The first components of the International Space Station (ISS) launched into space more than 20 years ago, and it's been continuously occupied for 18.
Right now, it's the only operational space station in orbit - but that's about to change.
China just unveiled a life-size replica of the core module of the country's new space station at Airshow China, the largest aerospace exhibition in the country.
The space station program is called Tiangong, which means "Heavenly Palace" in Chinese.
The new ISS competitor's central module is 55 feet (17 metres) long, weighs 60 tons (54 tonnes), and can fit three astronauts.
That's actually quite a bit smaller than the ISS, which is about as large as an American football field if you count its large solar panels.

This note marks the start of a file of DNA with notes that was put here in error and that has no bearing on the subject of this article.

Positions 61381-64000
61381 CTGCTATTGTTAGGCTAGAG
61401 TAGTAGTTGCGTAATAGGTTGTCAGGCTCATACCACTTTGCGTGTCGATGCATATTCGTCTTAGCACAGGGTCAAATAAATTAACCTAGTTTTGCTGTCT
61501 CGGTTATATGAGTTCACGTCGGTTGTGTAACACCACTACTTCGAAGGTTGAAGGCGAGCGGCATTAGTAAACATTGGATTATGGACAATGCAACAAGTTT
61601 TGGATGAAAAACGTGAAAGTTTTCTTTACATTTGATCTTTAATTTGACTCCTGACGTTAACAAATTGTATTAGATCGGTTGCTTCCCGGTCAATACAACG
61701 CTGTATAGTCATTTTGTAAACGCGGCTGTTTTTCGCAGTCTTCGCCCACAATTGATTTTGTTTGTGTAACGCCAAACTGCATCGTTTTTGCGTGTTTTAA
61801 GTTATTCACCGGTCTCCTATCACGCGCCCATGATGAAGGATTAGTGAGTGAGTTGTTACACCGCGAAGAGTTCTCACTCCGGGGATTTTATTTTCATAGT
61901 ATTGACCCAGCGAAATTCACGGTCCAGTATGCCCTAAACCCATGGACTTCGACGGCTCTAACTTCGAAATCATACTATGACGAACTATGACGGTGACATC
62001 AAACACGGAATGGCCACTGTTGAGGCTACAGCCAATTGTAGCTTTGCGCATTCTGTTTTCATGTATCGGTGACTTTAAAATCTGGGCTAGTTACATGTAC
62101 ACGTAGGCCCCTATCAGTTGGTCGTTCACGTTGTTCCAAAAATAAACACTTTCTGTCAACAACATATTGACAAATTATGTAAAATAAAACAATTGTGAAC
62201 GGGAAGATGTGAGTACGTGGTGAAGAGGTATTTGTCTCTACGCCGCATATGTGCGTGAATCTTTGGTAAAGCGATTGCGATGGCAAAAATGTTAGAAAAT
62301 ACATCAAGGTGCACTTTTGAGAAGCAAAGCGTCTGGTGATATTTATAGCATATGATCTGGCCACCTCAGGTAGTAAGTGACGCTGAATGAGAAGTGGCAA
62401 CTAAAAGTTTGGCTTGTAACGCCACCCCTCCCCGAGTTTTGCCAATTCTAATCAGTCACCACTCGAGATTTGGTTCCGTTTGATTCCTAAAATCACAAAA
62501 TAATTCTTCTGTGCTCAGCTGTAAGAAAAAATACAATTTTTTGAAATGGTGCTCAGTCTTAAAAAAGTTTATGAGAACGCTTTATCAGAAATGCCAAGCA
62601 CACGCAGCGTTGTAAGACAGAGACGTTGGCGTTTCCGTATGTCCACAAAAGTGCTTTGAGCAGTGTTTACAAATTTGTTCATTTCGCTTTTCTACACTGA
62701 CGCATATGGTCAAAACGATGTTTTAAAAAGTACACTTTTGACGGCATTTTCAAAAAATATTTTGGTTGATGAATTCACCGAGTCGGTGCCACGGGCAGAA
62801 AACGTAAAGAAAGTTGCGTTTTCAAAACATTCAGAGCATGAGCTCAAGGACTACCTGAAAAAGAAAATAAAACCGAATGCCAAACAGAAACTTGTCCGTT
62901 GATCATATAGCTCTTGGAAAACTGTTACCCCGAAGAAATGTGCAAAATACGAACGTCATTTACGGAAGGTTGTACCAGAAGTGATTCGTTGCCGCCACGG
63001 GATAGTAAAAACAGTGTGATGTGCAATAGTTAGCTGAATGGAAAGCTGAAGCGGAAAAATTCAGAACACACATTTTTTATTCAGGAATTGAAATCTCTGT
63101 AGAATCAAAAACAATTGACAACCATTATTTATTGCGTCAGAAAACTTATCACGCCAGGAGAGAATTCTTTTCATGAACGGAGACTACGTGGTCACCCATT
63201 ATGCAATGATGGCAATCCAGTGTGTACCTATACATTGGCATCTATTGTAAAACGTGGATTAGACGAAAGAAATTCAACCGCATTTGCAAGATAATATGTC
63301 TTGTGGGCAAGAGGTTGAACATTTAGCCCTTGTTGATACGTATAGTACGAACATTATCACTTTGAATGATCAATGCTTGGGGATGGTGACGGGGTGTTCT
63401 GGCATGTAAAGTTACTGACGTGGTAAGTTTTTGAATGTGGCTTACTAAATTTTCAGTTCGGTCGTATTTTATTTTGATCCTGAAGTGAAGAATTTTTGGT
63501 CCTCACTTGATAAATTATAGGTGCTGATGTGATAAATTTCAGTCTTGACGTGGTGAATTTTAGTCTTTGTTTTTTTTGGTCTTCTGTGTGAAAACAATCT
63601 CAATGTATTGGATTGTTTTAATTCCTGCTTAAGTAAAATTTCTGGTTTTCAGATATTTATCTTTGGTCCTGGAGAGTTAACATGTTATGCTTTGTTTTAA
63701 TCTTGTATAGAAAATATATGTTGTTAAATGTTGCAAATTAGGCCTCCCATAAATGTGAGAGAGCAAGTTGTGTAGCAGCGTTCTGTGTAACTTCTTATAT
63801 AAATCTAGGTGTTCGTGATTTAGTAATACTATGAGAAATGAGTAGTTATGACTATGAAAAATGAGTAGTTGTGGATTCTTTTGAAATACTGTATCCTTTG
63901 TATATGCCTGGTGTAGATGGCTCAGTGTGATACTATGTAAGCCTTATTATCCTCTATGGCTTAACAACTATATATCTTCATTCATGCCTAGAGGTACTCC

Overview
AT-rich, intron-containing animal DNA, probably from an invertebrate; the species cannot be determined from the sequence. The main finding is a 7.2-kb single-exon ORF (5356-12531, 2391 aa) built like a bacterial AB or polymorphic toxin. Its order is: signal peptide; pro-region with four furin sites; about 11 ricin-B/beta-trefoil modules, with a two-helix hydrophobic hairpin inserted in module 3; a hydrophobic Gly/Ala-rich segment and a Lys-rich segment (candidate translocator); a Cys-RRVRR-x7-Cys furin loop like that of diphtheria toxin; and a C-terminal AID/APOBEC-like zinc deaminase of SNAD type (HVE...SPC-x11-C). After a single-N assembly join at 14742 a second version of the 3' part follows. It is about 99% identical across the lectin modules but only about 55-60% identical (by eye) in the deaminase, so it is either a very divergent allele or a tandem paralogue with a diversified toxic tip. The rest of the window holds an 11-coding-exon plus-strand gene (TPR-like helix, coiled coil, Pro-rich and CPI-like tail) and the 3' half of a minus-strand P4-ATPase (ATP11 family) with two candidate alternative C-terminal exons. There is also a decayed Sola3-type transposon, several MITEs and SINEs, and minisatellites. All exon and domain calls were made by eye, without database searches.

The new space station will allow astronauts to conduct cutting-edge scientific research in the fields of biology and microgravity, according to the Associated Press.
The new station will technically belong to China, but will open its doors to all UN countries. Construction is expected to be completed around 2022.
So far, the world has been most familiar with the Tiangong name thanks to the Tiangong-1 prototype space lab, which crashed into the Pacific earlier this year after authorities lost control of it in orbit two years ago.